Ever since I was a kid, I always had my life planned out. I loved education. Anything that I was taught, I soaked in like a sponge. There was never any doubt in mind that I would go to university and study for a degree. I knew how life worked. You studied hard in school to get into a good university. You graduated from university, to get a good job. With this job, you earned decent money which would buy you a big house in a nice area. Queue marriage, children, Mediterranean cruises and retirement. Life mission complete.
I fell for this, hook, line, and sinker.
I graduated with my upper second class honours degree in 2012. I remember sitting in a crowd of my fellow students, counting down the names until my own was read out. As I walked towards the stage, my only thought was, ’please don’t let me fall over in these heels’. And that was that. This was the moment everything in my life had been leading up to and all I could think about were my bloody shoes.
After leaving university, I became quickly aware that life isn’t as simple as I had been led to believe. There was no walking into the job of my dreams, no big house and no London wage. It could be argued that there were several reasons for this, my socio-economic status, my experience, the competition…the list goes on. Looking back, one major problem was that I never really knew what it was that I wanted to do. Naturally, I’d thought about it; it is impossible to go through the British education system without being regularly reminded that your current choices will affect the rest of your life. The thing is, having spent pretty much all of my time in education with just a few part-time jobs alongside, I had no real experience in anything, least of all life.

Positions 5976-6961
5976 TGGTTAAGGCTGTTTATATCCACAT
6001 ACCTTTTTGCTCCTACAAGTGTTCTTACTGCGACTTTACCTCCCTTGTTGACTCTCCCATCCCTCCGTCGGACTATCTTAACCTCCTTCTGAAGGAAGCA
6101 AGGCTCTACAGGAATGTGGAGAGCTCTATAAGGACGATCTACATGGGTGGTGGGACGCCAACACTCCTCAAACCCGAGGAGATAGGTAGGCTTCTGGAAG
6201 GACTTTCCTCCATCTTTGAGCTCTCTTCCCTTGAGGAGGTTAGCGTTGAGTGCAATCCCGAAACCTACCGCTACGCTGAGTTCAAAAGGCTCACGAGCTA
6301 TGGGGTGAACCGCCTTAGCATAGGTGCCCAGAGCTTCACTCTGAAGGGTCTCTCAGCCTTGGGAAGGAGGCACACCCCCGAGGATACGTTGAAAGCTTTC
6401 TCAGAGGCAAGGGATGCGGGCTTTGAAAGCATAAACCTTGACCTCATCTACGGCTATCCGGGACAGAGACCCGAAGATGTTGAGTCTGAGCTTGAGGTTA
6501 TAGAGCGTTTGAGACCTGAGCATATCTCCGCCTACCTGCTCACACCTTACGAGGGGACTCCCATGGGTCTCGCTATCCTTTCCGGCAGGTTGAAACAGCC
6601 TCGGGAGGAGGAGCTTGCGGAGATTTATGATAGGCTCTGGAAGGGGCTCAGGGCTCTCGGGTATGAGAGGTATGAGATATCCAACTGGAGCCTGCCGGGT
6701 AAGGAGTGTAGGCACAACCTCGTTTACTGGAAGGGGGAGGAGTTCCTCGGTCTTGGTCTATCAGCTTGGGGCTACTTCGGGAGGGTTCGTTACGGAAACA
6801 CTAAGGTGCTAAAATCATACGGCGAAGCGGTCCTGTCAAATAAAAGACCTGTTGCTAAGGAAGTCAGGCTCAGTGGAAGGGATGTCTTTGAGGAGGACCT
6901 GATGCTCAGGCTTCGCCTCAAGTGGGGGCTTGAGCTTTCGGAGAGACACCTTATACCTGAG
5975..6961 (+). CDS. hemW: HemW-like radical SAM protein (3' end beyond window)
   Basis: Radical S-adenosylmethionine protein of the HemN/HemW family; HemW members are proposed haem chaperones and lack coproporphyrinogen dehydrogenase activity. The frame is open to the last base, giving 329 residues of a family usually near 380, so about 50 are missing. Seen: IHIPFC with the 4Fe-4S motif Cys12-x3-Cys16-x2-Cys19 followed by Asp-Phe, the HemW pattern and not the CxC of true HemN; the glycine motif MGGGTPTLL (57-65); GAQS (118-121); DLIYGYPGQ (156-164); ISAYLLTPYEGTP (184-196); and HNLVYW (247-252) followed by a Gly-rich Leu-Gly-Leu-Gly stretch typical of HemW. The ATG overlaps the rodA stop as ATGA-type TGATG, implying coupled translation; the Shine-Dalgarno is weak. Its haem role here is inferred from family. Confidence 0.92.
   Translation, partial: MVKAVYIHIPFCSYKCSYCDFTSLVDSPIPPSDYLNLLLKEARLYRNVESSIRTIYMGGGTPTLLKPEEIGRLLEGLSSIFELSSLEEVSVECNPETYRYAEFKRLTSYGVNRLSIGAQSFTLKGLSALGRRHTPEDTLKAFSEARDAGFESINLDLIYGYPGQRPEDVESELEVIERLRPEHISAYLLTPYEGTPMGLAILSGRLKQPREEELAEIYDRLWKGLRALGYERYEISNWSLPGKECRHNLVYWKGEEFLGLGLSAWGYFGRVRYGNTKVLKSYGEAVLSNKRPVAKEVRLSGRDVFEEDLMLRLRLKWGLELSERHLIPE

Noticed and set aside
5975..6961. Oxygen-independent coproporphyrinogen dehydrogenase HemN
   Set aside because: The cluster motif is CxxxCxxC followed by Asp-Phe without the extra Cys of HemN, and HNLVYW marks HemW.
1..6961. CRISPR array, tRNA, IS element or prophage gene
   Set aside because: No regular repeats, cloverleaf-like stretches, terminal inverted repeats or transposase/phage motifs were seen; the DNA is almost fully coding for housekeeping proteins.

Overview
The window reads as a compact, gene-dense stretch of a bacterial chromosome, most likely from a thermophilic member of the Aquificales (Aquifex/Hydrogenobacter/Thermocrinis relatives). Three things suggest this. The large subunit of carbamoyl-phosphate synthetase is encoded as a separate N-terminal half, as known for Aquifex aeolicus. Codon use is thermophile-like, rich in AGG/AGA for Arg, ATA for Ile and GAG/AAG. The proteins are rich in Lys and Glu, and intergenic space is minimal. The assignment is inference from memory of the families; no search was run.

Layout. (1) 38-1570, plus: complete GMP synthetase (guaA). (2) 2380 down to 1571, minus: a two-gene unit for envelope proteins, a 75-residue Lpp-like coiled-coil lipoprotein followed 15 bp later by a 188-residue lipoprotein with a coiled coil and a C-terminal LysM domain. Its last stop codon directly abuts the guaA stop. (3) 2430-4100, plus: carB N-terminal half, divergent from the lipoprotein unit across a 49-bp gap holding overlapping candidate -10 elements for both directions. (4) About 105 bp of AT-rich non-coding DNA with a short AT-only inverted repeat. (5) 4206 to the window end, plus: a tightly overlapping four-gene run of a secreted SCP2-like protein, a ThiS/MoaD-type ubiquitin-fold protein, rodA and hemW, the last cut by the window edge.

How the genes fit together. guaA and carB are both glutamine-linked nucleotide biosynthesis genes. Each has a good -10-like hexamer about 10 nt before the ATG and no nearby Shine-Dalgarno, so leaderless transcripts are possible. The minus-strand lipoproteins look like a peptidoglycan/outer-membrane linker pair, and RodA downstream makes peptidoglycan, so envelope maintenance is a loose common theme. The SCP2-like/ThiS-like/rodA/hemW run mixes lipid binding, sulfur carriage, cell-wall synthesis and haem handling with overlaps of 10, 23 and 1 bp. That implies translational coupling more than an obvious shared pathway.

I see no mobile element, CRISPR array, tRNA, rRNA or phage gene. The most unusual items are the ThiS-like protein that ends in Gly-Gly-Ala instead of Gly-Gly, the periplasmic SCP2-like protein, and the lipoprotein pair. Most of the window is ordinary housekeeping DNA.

So what happened next?
When people ask me what the 3 best things I’ve done in my life are, I tell them:
- Going to University
- Moving to China for a year
- Going backpacking for the first time
This is my list so far, though these milestones are not necessarily valued in that order. For me personally, university was the place that I first started to discover who I am. It gave me not only a degree but the confidence to be myself. But what should I have got out of it? University was meant to be the first step towards the ultimate goals: financial stability and career prosperity. However, with tuition fees now at an all-time high and degrees being widely distributed, gone are the days where there was a clear path to success.